The molecular basis of monogamy

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The pioneering work in the field of pair bonding by Thomas Insel and his group (Insel and Young 2001, Young and Wang 2004) has documented  the marked rise in the density of the oxytocin receptors all over the entire nuc acumbens and the dorsal striatum of the monogamous prairie vole compared with the polygamous montane vole. The partner preference formation in the mating female prairie vole is blocked through infusions of an oxytocin receptor antagonist  into the nuc accumbens and the prefrontal cortex but not into the dorsal striatum.It is highly interesting that in the monogamous praire vole this marked increase in oxytocin densities is not associated with  any clear increase in the number of oxytocin nerve cell bodies in the hypothalamus and in the medial preoptic area projecting to these areas nor in oxytocin nerve terminal networks  in e.g. the nuc accumbens vs polygamous voles (Lim et al 2004).

We propose that monogamy in the female prairie vole is brought about through an increase in oxytocin volume transmission especially in nuc accumbens but likely also in the prefrontal cortex: volume transmission of signals occurs by the extra-synaptic exchange of materials between neuronsThe mating induced oxytocin release from the sparse plexus of  oxytocin terminals can thus through diffusion and flow of oxytocin in critical limbic regions of the female reach  increased numbers of widespread high affinity oxytocin receptors leading to an increased impact of oxytocin transmission on these networks and the development of social attachment in the female (long distance volume transmission; Fuxe et al 2010, Agnati et al 2010).

There exists  a marked increase in the density of the vasopressin receptor V1a in the ventral pallidum of the monogamous male  prairie vole vs the polygamous montane vole which appear to play a key role for monogamy in the male prairie vole.Thus, microinjections of a V1a antagonist into the ventral pallidum block mating induced pair bonding. In view  of the lack of a corresponding rise of the vasopressin immunoreactive terminals and axons in this region the evidence favours the view that an increase in vasopressin volume transmission in the ventral pallidum mediates monogamy in the  male prairie vole.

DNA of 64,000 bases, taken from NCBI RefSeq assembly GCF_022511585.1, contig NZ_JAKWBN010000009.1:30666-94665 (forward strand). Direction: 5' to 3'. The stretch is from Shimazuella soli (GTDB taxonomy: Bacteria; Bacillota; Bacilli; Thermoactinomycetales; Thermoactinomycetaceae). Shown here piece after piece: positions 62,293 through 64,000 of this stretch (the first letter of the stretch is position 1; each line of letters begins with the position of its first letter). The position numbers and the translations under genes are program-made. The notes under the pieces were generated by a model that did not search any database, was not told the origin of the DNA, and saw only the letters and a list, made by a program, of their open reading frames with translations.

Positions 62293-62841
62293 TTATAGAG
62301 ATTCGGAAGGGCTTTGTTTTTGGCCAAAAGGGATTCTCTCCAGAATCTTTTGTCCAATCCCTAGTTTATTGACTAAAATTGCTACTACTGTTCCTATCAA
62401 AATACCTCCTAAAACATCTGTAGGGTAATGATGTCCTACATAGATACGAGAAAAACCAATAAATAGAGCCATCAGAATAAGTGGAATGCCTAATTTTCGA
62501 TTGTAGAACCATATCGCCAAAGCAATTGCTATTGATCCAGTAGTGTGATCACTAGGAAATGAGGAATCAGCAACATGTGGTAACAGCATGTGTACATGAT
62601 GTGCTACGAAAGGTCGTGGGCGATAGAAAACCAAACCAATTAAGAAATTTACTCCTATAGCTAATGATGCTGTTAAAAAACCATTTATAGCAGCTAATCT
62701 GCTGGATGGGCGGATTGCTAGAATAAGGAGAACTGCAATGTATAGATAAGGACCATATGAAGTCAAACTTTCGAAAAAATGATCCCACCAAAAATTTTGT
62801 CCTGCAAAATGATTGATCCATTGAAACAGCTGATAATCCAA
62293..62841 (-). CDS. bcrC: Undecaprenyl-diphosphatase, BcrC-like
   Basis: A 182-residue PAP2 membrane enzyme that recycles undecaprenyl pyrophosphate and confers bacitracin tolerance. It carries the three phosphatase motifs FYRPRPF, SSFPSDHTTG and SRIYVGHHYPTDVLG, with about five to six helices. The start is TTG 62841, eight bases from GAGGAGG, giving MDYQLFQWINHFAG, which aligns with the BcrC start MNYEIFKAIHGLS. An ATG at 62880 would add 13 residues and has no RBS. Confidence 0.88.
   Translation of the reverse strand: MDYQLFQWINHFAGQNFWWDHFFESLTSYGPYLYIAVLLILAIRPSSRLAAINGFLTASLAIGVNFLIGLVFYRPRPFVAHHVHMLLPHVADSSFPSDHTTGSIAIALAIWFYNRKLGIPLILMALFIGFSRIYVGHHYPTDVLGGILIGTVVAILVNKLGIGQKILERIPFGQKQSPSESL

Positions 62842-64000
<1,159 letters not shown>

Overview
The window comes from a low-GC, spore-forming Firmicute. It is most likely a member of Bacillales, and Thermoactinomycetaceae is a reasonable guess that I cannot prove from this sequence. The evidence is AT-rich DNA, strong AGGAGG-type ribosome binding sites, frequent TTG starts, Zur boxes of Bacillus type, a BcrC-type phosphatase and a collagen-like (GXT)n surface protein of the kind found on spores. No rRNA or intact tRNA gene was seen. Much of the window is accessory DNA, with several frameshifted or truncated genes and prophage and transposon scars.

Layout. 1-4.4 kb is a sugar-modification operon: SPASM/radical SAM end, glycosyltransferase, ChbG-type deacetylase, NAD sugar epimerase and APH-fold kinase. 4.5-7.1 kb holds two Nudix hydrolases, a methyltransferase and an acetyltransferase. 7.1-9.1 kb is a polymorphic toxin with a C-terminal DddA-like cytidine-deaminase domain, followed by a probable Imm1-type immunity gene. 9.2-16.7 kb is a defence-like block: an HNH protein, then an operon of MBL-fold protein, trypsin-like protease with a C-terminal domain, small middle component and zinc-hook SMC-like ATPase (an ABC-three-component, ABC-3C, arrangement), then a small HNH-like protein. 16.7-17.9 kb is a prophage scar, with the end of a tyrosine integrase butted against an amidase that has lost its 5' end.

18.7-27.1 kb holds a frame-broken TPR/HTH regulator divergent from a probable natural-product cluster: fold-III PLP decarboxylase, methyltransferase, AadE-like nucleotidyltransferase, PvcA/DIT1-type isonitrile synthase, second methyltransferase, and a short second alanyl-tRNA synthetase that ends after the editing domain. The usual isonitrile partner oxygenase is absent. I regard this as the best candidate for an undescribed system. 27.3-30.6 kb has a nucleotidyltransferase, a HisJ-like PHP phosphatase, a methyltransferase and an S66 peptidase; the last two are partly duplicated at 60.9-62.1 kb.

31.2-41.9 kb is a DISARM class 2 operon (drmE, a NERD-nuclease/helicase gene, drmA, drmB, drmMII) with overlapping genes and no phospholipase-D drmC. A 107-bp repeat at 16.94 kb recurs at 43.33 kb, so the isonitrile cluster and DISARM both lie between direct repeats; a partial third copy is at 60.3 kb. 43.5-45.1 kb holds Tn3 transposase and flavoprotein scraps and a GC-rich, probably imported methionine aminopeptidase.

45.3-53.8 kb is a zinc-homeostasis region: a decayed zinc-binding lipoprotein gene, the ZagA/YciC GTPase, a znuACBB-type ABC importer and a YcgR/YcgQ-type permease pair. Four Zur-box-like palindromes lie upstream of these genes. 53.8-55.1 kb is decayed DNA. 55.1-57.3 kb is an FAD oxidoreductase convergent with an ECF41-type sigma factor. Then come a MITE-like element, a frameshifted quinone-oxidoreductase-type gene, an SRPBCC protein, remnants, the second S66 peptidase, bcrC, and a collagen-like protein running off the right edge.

Our hypothesis is therefore that pair bonding requires increases in  vasopressin (male) and oxytocin (female) volume transmission in critical limbic regions through increases in high affinity V1a receptor densities in the Ventral pallidum (male) and in oxytocin receptor densities in the   nuc accumbens shell (female). Vasopressin receptors in the ventral pallidum exist also in monogamous mice and primates, whereas they are absent in this region in related rodent and primate species that do not form pair bonds (Insel and Young 2001).

Behavioural differences like pair bonding found in different species of the same genus may thus  be caused by  increasing the extrasynaptic receptor densities in critical limbic circuits for the diffusing volume transmission signals in this case the diffusing oxytocin and vasopressin signals.

Insel and Young. Nature Reviews, Neuroscience. 2001; 2: 129.
Young and Wang. Nature Neuroscience. 2004: 7: 1048.
Lim et al. J Comp Neurol. 2004; 468: 555.
Fuxe et al. Progress in Neurobiology. 2010; 90: 82. 
Agnati et al. Brain Res Review. 2010; 64: 137.

ritratto di Luigi Agnati Luigi Agnati
Fisiologia e neurobiologia, Università di Modena e Karolinska Institute di Stoccolma

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